| » Materials and Methods|| |
In the present retrospective study, data of consecutive bone marrow samples diagnosed as Leishmaniasis over a period of 3 years (August 2013–July 2016) was retrieved and reviewed. Sample size was calculated taking into account minimum 80% power and 5% significance level (significant at 95% confidence level). Assuming that, at 95% confidence level, 0.80 probability of success, and a margin of error (confidence interval) of ± 15%. The minimum sample calculated was 27.
Clinical presentation, biochemical profile with complete hemogram, and peripheral smear findings of cases retrieved were analyzed. A total of 28 case files including 16 adults and 12 pediatric cases were included in the study. Bone marrow aspiration bone marrow aspirates (BMA) smear slides were assessed for APD by counting Leishman-Donovan (LD) bodies. Smears were graded on × 400 as (0):0 LD bodies/1000 fields, (1+): 1–10 ld bodies/1000 fields, (2+): 1–10 ld bodies/100 fields, (3+): 1–10 LD bodies/10 fields, (4+): 1–10 LD bodies/field, (5+): 10–100 ld bodies/field, and (6+): >100 ld bodies/field [Figure 1]a and b]. Hemophagocytosis (HPS) was graded as- (0): Absent; (1+) (Mild): <2 histiocytes with HPS/Slide; (2+) (Moderate): 2–5 histiocytes with HPS/Slide; (3+) (Severe): >5 histiocytes with HPS/Slide.,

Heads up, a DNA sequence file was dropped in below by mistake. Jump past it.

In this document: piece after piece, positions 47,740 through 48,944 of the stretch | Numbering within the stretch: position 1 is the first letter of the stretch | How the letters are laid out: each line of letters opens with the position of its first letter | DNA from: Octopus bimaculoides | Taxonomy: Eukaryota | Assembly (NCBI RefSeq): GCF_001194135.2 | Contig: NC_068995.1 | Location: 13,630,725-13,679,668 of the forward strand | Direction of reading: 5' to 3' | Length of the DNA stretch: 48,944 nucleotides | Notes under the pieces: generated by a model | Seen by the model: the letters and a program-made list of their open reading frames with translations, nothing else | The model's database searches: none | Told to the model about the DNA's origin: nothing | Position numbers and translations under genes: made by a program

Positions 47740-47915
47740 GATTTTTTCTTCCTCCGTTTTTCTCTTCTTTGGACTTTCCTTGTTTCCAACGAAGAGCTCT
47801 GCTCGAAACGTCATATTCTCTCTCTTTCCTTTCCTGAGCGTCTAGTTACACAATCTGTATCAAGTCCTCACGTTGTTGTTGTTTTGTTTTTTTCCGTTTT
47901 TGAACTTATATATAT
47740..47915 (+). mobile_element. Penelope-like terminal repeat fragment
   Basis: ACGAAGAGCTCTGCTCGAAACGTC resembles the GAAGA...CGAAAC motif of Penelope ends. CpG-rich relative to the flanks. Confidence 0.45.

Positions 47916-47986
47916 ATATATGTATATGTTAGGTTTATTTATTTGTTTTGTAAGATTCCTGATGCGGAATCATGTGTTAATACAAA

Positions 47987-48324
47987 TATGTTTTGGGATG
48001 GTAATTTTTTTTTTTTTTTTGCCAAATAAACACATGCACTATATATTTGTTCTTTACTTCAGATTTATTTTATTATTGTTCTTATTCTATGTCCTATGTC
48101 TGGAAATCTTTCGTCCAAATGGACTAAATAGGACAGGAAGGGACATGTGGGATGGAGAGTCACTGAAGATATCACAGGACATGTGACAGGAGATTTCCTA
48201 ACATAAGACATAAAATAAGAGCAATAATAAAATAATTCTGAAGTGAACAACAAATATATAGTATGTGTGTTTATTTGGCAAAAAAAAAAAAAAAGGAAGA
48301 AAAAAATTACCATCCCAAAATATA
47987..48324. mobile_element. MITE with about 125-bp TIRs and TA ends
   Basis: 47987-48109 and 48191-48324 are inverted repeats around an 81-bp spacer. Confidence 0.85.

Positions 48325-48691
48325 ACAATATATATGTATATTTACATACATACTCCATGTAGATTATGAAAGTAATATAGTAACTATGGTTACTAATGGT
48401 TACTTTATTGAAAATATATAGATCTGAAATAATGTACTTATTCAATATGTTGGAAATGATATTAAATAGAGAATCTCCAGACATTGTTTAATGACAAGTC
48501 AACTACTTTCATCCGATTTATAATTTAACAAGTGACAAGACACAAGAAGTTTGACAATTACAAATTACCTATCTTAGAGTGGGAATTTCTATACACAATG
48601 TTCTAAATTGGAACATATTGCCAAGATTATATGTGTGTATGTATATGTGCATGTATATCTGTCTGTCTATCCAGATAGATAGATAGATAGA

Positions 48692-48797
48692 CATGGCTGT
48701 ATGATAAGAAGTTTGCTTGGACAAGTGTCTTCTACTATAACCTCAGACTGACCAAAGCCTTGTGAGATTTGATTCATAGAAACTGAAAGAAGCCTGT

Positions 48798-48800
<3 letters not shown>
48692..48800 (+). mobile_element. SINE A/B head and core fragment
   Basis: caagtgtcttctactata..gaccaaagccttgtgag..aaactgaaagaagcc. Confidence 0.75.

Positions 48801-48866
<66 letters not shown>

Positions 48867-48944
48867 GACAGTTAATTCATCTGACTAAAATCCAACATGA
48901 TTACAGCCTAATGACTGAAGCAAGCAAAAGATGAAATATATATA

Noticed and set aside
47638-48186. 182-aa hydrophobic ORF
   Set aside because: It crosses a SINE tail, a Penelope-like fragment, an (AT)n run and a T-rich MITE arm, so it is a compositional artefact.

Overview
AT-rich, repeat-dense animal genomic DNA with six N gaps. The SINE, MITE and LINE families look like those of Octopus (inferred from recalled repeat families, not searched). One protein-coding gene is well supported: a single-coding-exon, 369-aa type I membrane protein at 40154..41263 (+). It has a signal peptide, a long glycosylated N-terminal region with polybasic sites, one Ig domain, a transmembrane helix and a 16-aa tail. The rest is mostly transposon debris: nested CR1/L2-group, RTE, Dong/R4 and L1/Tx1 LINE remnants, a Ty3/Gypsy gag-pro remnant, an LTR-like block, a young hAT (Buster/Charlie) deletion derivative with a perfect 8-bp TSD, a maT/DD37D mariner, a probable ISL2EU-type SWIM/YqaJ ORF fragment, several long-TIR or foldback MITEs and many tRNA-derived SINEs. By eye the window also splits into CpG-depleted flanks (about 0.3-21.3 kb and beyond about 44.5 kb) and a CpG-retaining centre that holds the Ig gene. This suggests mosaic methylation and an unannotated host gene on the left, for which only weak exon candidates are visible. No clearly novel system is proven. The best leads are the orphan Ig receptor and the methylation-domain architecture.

|Figure 1: (a) Low average parasite density. Occasional Leishman-Donovan body (arrow) (Giemsa; ×400). (b) High parasite density (Giemsa; ×200). (c) Leishman-Donovan body aggregate within and adjacent to histiocyte (Giemsa; ×1000). (d) Single scattered extracellular Leishman-Donovan bodies. Free cytoplasmic body loaded with Leishman-Donovan bodies (Giemsa; ×1000)|
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Statistical analysis using descriptive statistics was done. A multivariate analysis was performed and Pearson's correlation coefficient calculated for different variables such as hepatosplenomegaly, A: G ratio, peripheral blood, and bone marrow findings including HPS and APD. Chi-square test was applied to test the significance of correlation between two variables. Statistical testing was performed at 0.05 level of significance.